Oh no, I hate the effects stuff on my face. I hate it. It’s not challenging… I feel like you’re blocked a little bit. I know that people, when they wear a mask, sometimes think that a different part of them comes out or something. But I don’t like it, to tell you the truth. I hate it.
I imagine that it’s at least a lot quicker for them to apply the makeup now than it was back in the ’80s.
Gosh, yes. They were really quick about the makeup on The Good Things Devils Do, as opposed to Return or Night of the Demons—that was hours and hours and hours of it.
One of the effects I remember most vividly from my teenage years of watching your movies is in Night of the Demons when your character pushes the lipstick into her breast. When you read that in the script, what was your first reaction?
I thought it was cool! I like it when things are just not expected and kind of weird. So I thought, “I don’t know how they’re gonna do this, but it sounds like it’s gonna be fun!” I had no idea people would react like that though.
Was that a difficult or time-consuming effect to achieve?
It was fairly easy actually, because they had already made the piece and so they just tied me down and put it over my breast, and then they cut a hole and blended the edges. So it was really pretty fast—as opposed to the others. [Laughs]
Oh for sure, some of the make-up you had in that film was intense.
Oh my gosh, I know.
Staying on your ’80s roles, I recently watched Sorority Babes in the Slimeball Bowl-O-Rama for the first time. I heard they were making a sequel—can you tell us anything about it?
I heard that too… I don’t know about it. I know I’m supposed to be in it, but they haven’t contacted me and it’s been on the slate for like a year now. So I don’t know what’s going to happen—I have no idea!
You’ve already got a resume a lot of actors can only dream of, but are there things you’d still like to achieve in your career or roles you’re dying to play?
Oh, boy. I’m sure there are, there has to be. One film I’m going to do when COVID is done—hopefully soon—is I get to play a witch and I’m excited about that. Not a witch with the nose and stuff like that, but a witch. That’ll be fun because I’m Wiccan. What else? I’d like to do one that has rescuing animals in it—like, be a hero, a Terminator, to go get the animals or something.
That sounds like it would be right up your street. I know you do a lot of work with animal charities.
Exactly. And I have my own rescue now, Moulin Rouge. I have 14 dogs and three cats.
That’s wonderful. And at least you’re surrounded by companions during this weird time we’ve all found ourselves in.
Oh, you’re right. It’s keeping me busy, that’s for sure. Then I found other ways to keep busy: I have a channel called DRagonFLIX, and I produced and directed and was in something about a month ago for a UK company. It’s called Zombie Games, of course. I just sent the footage over to the UK so I would say by October it should be out.
Something to look forward to.
I know, I’m excited. It’s drones and body cams, and Donna Wilkes from Jaws 2 is in it. So it’s gonna be a lot of fun.
Sounds great. With a lot of us staying home and watching horror lately, are there any recent horror films or trends that you’re particularly enjoying?
I liked Penny Dreadful. I liked that show because it incorporated a lot of different monsters in it. I like The Walking Dead. And I like that they’re going back to a lot of the practical effects on some of them. They’re not just going, “Okay, we’re going to CGI that in later.”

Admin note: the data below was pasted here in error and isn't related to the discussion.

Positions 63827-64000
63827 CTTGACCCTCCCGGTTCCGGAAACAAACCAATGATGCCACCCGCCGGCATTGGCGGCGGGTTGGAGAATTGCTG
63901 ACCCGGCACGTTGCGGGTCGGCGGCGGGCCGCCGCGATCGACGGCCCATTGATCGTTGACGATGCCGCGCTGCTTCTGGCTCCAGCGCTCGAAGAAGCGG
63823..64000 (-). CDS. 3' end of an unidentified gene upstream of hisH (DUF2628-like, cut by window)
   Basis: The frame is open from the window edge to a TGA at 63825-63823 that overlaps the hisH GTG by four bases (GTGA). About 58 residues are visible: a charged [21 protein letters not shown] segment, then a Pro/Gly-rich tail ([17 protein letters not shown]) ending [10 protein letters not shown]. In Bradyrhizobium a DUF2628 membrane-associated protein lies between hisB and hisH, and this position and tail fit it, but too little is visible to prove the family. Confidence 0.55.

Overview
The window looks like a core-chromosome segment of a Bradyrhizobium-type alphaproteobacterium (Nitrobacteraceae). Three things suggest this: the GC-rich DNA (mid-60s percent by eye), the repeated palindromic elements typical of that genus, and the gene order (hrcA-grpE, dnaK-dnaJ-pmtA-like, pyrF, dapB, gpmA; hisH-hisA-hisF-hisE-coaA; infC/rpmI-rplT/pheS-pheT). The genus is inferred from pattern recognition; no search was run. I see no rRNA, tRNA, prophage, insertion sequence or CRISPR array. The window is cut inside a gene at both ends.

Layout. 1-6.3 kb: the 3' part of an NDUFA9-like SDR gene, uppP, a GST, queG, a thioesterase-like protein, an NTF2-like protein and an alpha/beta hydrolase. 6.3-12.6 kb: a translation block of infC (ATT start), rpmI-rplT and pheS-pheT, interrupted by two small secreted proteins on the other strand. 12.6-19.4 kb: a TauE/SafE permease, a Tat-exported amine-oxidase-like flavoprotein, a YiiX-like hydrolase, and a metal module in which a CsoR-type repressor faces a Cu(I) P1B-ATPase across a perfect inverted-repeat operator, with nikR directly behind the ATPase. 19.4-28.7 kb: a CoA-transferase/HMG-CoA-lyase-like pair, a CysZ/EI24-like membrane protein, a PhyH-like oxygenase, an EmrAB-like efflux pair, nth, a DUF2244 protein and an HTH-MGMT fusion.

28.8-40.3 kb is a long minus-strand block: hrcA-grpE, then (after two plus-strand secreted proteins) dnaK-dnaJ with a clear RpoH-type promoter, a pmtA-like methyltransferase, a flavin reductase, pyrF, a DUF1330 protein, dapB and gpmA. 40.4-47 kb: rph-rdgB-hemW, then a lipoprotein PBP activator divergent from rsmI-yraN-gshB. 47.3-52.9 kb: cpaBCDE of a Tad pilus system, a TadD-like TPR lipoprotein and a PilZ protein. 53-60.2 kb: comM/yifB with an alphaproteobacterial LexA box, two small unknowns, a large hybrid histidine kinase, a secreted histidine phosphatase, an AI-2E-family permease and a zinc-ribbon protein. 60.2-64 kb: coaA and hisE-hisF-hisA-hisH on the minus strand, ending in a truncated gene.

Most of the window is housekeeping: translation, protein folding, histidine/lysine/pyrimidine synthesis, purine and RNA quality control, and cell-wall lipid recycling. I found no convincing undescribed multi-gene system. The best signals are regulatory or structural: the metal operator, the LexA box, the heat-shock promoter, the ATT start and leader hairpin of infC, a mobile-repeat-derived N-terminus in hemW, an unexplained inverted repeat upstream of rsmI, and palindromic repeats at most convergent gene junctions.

Oh yeah. Especially now that many horror fans who grew up watching great practical effects movies are making their own movies. We’re seeing a lot of die-hard fans who want to make things that look and feel like the movie they love.
You’re right about that. That’s true. Jess [Norvisgaard] probably grew up watching horror films, and he did a great job with this script and getting the different people in it. He’s really good.
In a typical year, a lot of horror fans would be going to conventions right about now. You’ve always been a popular guest at horror conventions. What has your experience been like interacting with fans, and has it changed over the years?
Not a whole lot. Horror fans have always been really sweet and nice, and that hasn’t changed. It’s just changed in terms of… I think the age of the people getting into it now are younger, a lot younger. And then the people that are in their 30s and having kids are letting their kids watch it at a younger age, so they’re into it. So I think there’s a lot more of a progression of like, mother, father, child, and then their child.
Whole families of horror fans, I love that. And some of those kids are probably watching your movies and thinking, I want to do that. As America’s Scream Queen, do you have any words of wisdom for aspiring horror movie actors or actresses out there?
Just be prepared that you’re going to be cold and wet and miserable. Just stay with it. And, you know, take acting classes, watch a lot of horror films, read a lot about effects. What’s really important, because I’m doing a documentary about them, is being an extra on sets, so that you learn how to work the set and the terminology and people’s jobs and things like that. Or even work as a PA on a set or something.
That’s good advice. What’s the name of the documentary that you’re working on?
It’s called Extras. I’m just fascinated by them. When I watch movies, a lot of times I’ll be watching them. Everybody wants to get their big break. They’re an interesting lot.
You know, a lot of the people I’ve spoken to over the years began with little background roles, and now they’re the headliner.
I did. I was an extra. And I was so excited—like, oh wow!
Thanks so much for chatting with us, Linnea!
Thank you so much!
The Good Things Devil’s Do is available On Demand and on DVD now.
Words: Samantha McLaren (@themeatispeople)